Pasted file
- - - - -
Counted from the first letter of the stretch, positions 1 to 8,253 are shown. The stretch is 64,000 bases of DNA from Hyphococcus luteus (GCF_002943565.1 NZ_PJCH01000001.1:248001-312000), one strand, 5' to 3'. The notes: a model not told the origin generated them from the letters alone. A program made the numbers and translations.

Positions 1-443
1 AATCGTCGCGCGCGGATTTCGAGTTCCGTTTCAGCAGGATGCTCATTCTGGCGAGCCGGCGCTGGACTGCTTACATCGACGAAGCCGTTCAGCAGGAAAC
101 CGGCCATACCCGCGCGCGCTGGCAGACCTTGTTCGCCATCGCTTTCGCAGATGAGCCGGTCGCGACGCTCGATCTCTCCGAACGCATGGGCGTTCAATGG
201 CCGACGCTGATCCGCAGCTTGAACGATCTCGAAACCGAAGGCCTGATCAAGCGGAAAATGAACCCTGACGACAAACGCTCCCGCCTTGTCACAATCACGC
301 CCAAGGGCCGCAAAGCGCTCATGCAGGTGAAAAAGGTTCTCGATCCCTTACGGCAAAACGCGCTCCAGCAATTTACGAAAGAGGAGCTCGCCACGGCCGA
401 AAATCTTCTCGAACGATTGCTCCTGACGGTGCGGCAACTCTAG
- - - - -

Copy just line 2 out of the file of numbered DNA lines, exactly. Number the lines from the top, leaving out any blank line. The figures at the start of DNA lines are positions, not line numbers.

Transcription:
Positions 1-443